In this page, we describe an Ellcrys address and how it is constructed.
Like Bitcoin and many other cryptocurrency, an address is the most basic construct of the blockchain that allows us to receive money. When someone intends to send us money through the blockchain, they will require an address in the same way a bank account is required to send fiat to a person. An address is constructed from a public key.
A public key and private key are two unique but related cryptographic keys. They are long random numbers of which the public key is derived from the private key. The public key can be freely shared to anyone while the private key must be kept secret at all times and never revealed to anyone.
Since the public key is derived from the private key and are both mathematically related, the public key can be used to verify signatures created using the private key. The private key can also decrypt messages encrypted using the public key. For example, Alice can encrypt a message to Bob using Bob's public key if she does not want to reveal the message to a third-party. Bob will be able to decrypt Alice's messages using his private key and since only Bob knows the private key, only he can decrypt the message.
Public and Private Keys form the basis of cryptocurrencies which has made uncensored, programmable money possible.
Ellcrys is leverages on elliptic curve cryptography. We make use Ed25519 as the primary signature scheme. Ed25519 offers very fast key generation and signing capabilities. It was created by Daniel Bernstein.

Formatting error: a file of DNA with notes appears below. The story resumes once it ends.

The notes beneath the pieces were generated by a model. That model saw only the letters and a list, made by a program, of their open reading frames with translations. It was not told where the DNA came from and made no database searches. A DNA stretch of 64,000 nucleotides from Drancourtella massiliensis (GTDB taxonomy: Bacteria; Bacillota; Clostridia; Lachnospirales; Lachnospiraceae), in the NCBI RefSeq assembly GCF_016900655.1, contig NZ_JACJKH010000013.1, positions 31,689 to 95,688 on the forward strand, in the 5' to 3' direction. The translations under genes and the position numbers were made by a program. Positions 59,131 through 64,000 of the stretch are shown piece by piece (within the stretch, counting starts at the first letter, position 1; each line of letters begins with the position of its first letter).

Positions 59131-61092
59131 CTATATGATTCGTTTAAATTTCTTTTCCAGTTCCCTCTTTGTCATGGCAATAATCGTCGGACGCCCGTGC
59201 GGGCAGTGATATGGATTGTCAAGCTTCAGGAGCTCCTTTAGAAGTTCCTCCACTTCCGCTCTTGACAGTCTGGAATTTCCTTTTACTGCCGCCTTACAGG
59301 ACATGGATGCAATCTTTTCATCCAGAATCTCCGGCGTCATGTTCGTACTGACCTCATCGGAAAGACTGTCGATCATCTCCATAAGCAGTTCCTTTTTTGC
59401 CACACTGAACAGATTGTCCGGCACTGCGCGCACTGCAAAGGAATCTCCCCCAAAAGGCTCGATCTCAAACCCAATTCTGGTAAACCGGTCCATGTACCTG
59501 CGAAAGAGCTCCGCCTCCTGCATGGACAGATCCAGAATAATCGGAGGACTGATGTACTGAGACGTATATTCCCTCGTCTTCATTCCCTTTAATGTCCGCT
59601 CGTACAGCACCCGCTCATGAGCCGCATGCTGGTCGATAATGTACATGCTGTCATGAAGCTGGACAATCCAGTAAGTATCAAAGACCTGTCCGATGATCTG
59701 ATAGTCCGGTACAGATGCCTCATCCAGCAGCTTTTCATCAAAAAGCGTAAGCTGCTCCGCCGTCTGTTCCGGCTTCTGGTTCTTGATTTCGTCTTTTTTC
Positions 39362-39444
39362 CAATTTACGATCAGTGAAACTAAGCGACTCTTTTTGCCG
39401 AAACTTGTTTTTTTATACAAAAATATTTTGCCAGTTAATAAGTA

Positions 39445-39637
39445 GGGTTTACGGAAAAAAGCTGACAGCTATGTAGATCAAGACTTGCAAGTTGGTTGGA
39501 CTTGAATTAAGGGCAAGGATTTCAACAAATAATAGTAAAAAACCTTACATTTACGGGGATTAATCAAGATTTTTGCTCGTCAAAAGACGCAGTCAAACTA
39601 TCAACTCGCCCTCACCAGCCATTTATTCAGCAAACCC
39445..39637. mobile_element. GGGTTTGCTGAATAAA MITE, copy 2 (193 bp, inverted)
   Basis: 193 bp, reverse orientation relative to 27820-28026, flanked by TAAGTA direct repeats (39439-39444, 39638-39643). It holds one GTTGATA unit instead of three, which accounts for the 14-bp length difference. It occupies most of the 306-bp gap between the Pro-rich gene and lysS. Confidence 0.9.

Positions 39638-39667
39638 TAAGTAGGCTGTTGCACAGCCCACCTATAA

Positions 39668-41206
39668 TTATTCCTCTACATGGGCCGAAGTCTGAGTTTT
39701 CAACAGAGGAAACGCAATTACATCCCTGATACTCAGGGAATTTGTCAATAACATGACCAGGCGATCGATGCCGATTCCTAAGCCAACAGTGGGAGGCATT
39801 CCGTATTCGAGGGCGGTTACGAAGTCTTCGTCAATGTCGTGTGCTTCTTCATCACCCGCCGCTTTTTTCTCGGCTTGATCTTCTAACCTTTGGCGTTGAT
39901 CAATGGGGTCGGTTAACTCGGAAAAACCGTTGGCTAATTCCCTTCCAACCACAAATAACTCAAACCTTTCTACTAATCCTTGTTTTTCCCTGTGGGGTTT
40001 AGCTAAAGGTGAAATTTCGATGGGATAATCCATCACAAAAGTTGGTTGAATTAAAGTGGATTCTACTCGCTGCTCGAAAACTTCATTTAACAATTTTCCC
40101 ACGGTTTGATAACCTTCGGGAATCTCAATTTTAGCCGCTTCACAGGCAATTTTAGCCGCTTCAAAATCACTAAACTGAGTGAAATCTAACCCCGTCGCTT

An Ellcrys address is a 20 bytes string. A product of hashing an Ed25519 public key with SHA3-256 and RIPEMD160. The 20 bytes address is finally encoded using Base58Check to produce an address that can be verified to prevent people from transferring money to wrong addresses.
The Base58Check version used is 94 which has the effect of producing addresses beginning with the letter
e to help user identify an Ellcrys address.
Ellcrys uses a balance-based accounting model similar to what is obtainable in today's banking institutions. Each account is subjected to direct state changes as opposed to the UTXO model where there are dependencies in multiple UTXO objects. Account-based model saves space and is easier to use and understand. An account is addressed using Ellcrys' 20 bytes address described above.